As the earth spins on its axis, half of the planet’s surface is always facing the sun (day) while the other half is dark (night).
This line where day and night meet is called the terminator, and it’s quite interesting indeed.
Since the earth is constantly spinning, the terminator is constantly “moving” across the planet from east to west as sunlight first strikes, and eventually leaves the spinning earth.
As you can see in the photo above, the “line” where day meets night isn’t really a well-defined “line” at all.
The transition from day into night (twilight) and night into day (dawn) are gradual processes that take several minutes to complete – and that’s a very good thing.
After all, can you imagine being outdoors when all of a sudden the daylight gives way to complete darkness as if someone had just flipped off a switch? The result would be utter chaos.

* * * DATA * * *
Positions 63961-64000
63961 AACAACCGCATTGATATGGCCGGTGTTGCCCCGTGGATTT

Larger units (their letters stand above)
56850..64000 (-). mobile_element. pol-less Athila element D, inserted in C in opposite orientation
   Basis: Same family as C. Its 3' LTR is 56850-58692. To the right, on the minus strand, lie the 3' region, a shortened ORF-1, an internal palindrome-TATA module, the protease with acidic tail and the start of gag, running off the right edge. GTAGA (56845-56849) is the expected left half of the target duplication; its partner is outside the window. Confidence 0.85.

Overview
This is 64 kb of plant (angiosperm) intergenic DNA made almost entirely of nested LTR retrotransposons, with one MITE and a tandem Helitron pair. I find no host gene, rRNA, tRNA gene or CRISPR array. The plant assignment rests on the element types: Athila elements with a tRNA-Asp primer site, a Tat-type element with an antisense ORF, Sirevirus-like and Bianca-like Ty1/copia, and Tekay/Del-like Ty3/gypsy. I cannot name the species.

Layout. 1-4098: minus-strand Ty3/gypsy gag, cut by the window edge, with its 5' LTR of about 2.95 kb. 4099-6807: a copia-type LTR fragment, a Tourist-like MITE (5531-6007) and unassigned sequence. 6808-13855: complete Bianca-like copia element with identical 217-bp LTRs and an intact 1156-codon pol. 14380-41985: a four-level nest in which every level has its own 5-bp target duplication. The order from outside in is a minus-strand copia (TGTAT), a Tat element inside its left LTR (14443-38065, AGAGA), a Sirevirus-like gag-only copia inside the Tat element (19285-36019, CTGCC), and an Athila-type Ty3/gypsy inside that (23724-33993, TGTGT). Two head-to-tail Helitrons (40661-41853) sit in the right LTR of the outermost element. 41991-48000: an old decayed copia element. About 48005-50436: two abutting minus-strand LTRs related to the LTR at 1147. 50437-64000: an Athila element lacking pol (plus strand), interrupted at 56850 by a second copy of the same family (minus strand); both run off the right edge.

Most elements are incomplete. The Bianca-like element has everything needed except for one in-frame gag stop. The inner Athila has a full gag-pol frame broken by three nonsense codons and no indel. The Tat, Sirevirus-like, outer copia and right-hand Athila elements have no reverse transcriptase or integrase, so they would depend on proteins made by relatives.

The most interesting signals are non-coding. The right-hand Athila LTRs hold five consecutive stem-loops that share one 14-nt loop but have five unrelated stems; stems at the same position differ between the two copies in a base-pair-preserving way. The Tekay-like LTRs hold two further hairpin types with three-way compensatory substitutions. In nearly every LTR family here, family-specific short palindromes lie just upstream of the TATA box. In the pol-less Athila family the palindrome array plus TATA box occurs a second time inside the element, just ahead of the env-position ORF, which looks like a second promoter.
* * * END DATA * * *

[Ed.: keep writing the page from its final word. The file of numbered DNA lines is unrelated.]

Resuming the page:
Now, remember what I said above about the transition from day into night and from night into day being a gradual process?
Well, it’s indeed gradual when you’re on the ground watching the transition take place. But that doesn’t mean the terminator moves slowly.
Truth be told, at the equator the terminator moves across the ground at a blazing 1,000 miles per hour!
Want to witness the terminator from the perspective of a U-2 reconnaissance airplane pilot? Just check out the short, but incredible video below.
Note: As always, you can watch the video at full screen by clicking the “square” icon in the lower right-hand corner of the video.